The OTGL database was made to address a number of issues that were blocking the
towards a system of ecologic, and self-sufficient energy production. These were that:
* most people don't have much practical knowledge on microgeneration and as such don't know what type of systems they can use to generate power, nor do they know how much energy they need to produce to become (at least partially) self-sufficient. They also don't know how best to set up their system so that they can reap the full rewards (financial benefit through systems like net metering, differences in price of different biofuels, energy storage capabilities, ...) of setting up such a self-sufficient (or at least partially self-sufficient) system
* Luckily, there is now a large amount of manufacturers of energy generators. In the past small energy generators were often not commercially produced meaning you needed to make every single part of your energy system by hand. Since most people weren't able to do this, they never created a self-sufficient energy system. However, despite that there are now commercial energy generators available, there is still no global archive listing these manufacturers, nor is there any listing of these manufacturers per location (which is rather essential as people generally want buy locally, to reduce shipping costs, and also for reasons of after-sales service/repair).
The OTGL database was initially started as an (osCommerce) webstore, but was later-on changed to an open-source database, so that the information contained herein was not only free, but texts, ... could also be copied freely (no copyright, all in the public domain).
Due to the new direction we took with the OTGL database, we also decided in focusing more on DIY (do-it-yourself) versions of the equipment. This, as we allready had the listing of the commercial manufacturers set up, and we wanted to do something more/engage with the community. Also, by sharing more details of these, we could improve the people's technical knowledge of the devices. A secondary result of this increasing the technical knowledge of the community is that it also becomes easier for people to repair their own equipment in case something fails. Also, with the (metal-based) commercial (and home) 3D printing coming up, it becomes ever easier to keep repairing even older equipment (as -no longer commercially sold- parts can now still be printed).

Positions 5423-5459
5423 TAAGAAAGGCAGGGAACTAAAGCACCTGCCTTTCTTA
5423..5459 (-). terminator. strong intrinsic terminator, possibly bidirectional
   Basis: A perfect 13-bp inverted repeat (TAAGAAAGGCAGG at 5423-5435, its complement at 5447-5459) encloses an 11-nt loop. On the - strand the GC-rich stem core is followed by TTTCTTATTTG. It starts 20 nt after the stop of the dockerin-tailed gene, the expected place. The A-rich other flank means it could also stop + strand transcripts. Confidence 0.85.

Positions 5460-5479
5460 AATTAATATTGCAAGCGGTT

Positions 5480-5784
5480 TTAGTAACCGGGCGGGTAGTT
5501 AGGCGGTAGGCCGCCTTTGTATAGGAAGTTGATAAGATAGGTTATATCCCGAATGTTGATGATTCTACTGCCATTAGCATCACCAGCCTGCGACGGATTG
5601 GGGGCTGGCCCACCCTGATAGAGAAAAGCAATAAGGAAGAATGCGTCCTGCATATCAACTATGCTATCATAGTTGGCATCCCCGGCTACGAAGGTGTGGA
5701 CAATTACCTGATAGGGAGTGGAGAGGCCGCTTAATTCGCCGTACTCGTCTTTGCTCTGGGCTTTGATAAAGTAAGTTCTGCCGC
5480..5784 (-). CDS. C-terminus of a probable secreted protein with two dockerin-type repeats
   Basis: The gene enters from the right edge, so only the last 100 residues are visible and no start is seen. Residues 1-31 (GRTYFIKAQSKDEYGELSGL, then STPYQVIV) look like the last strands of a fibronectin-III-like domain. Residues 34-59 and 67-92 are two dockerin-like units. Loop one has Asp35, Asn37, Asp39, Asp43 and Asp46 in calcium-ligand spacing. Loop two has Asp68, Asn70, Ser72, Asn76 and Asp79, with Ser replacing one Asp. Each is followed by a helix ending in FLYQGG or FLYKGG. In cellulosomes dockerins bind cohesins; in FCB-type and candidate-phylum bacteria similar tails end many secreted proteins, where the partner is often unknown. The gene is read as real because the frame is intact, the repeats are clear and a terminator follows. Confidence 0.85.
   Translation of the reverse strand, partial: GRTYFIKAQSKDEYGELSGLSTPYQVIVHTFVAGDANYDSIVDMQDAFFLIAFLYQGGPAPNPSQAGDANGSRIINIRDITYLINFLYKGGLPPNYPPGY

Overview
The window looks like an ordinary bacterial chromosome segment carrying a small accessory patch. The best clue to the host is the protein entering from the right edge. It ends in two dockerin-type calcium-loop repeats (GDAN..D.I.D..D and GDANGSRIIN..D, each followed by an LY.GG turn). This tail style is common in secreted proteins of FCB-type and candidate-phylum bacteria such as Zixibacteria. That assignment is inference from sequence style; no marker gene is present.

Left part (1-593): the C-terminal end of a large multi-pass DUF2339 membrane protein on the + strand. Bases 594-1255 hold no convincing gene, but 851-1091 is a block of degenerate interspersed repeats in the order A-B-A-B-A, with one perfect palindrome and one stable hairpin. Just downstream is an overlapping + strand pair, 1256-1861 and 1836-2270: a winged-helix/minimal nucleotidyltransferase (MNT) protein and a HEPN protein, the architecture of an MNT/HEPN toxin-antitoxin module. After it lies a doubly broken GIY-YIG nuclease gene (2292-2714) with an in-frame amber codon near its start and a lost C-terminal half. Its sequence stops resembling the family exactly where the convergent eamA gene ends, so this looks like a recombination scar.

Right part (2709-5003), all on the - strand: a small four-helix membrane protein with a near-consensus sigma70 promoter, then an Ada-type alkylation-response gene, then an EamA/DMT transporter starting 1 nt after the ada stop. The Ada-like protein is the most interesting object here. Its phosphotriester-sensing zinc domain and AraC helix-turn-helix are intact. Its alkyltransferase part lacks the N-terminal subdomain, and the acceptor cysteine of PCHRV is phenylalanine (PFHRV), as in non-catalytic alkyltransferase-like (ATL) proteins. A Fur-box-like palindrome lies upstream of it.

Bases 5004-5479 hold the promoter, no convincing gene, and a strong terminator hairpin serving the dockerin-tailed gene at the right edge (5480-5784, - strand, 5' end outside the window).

An e-mailadress was also added to provide the community a means of giving feedback to us. People can use it to ask questions on the OTGL/post any requests for corrections of texts and/or the adding of new info in the OTGL, ... The OTGL FAQ section is kept to provide general information and any information herein is subject to change by the admin, based on the questions/requests posted via the e-mailadress.
In the product descriptions of many of the OTGL products, you can find info on how to make some things at a DIY (do it yourself) method. This can obviously reduce
the cost, and is also an option for people that live in an area where ordering the product they want can be costly (shipping costs) or even impossible (product not being
shipped there). It also allows to make your equipment completely the way you want it (customization, and possibly making it a bit more efficient).
This paragraph doesis not intented to list all products of the OTGL that can be made DIY. Instead, it's intented on giving some additional advice/info on specific DIY-capable products.
* The heat recovery ventilation system: schematics on how to make this can be found at
http://www.appropedia.org/File:Heat_rec ... ematic.png
http://www.appropedia.org/File:Counter_ ... hanger.png
The fans used can be regular computer fans
* The optimized DIY air-source heat pump is basically the Strawbridge air/ground-source heat pump system but with several modifications. You could still order most parts from REUK.co.uk, and simply make some parts yourself. The way on how the optimized system works is as follows:
The heat pump system consists of a pipe from the top of the shelter down to a network of perforated pipes inside a plywood box filled with glass objects filled with water, or alternatively stones, ... The plywood box is placed under the soil. A fan is present inside the pipe to move hot air accumulating at the top of the shelter down to the glass/water (which works as a heat sink). The fan is run during the day (operated by a PCB or time switch, fed by a battery or from the mains electricity grid,) and deactivated at night. At night (when the shelter cools down and when sub-zero temperatures may be reached), the heat stored in the heat sink travels upwards out of box via a valve (this valve is then opened by the PCB as well).